At the annual meeting of the American Sociological Association in New York, which concluded yesterday, Frank Samson, an assistant professor at the University of Miami, argued that "white people" who criticize affirmative action are biased, racist hypocrites, and Inside Higher Ed backed him up.
"Critics of affirmative action generally argue that the country would be better off with a meritocracy," Inside Higher Ed editor Scott Jaschik writes in his gotcha!-celebrating report on Samson's paper. "But what if they think they favor meritocracy but at some level actually have a flexible definition, depending on which groups would be helped by certain policies?" Samson's findings, Jaschik writes, "suggest that the definition of meritocracy used by white people is far more fluid than many would admit, and that this fluidity results in white people favoring certain policies (and groups) over others." Note how Samson, or Jaschik, or both sloppily assume all "critics of affirmative action" are "white people." That will be news to Ward Connerly, Thomas Sowell, Shelby Steele, and many others.
Samson surveyed "white California adults" and found they claimed to favor meritocratic admissions standards, but when they learned that Asians have higher grades and test scores than whites "their views change." Whites, in short, "are something other than pure in their embrace of meritocratic approaches."
And, Samson charges, not only impure but also unfair. "While the principle of fairness may be a driving concern" in whites' attitudes towards affirmative action, Samson writes, "the malleability of white respondent's attitudes ... about the importance of such criteria is anything but fair, at least if the definition of fairness entails a procedural fairness by which all groups should be subject to the same procedural process."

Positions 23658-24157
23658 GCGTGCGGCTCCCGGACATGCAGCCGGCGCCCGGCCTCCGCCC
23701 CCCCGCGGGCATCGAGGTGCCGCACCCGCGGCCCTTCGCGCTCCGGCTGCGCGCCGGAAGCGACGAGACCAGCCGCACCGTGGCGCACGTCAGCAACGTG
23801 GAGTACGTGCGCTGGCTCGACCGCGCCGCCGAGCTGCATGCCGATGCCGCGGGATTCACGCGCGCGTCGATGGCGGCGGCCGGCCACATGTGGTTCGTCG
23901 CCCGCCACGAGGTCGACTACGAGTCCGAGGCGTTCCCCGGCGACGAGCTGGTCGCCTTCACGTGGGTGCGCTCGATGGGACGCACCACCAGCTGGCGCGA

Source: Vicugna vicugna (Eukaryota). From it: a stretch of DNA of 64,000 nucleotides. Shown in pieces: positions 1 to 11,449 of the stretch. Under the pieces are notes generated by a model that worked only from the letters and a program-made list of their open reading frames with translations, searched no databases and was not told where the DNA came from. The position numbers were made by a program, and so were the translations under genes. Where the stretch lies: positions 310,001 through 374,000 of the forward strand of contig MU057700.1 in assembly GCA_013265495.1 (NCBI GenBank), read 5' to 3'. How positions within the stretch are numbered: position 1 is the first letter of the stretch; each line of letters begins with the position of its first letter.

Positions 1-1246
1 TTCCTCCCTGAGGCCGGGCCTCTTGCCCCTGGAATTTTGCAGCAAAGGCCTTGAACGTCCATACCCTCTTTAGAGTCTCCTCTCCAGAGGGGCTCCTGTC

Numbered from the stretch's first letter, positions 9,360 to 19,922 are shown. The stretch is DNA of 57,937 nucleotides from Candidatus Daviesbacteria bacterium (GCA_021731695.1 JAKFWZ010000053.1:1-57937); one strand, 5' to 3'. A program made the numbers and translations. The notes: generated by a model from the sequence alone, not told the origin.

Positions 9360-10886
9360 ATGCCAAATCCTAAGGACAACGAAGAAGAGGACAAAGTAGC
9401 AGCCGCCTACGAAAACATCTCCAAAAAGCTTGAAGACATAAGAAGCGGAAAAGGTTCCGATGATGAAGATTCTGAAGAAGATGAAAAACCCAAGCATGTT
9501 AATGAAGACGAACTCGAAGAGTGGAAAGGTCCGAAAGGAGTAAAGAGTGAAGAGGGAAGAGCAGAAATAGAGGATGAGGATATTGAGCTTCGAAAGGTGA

Perhaps whites who claim to believe in meritocratic standards until they hear that Asians benefit more are hypocritical, but are they really "anything but fair?" Or any less fair than minorities who favor lower standards for themselves and thus obviously don't believe "all groups should be subject to the same procedural process"? We should withhold judgement on this question until we can see the actual questions in Samson's survey, since by now it is well established that substantial numbers of respondents say they support "affirmative action" but oppose preferential treatment based on race. Or maybe Samson thinks they are impure, unfair, and hypocritical as well.
But for white racial bias, Samson writes, even "key Supreme Court decisions" [that] have been framed as being about meritocracy ... might have been framed differently or not even brought at all." Referring to Ricci v. DeStefano, in which the Supreme Court upheld a complaint by white firefighters in New Haven that the results of a promotion exam had been thrown out because not enough blacks passed, Samson asks whether the white firefighters would even have sued "if Jews or Asians had taken the test and gotten higher scores?"
Even this implication of selfish racism is clumsily opaque, since why would "white firefighters" complain that high scoring "Jews [who Samson obviously believes are not white] or Asians" were not promoted?
Many papers at the sociologists' annual meeting were devoted to ferreting out "hidden bias," but the anti-white bias that drips from Samson's paper is anything but hidden.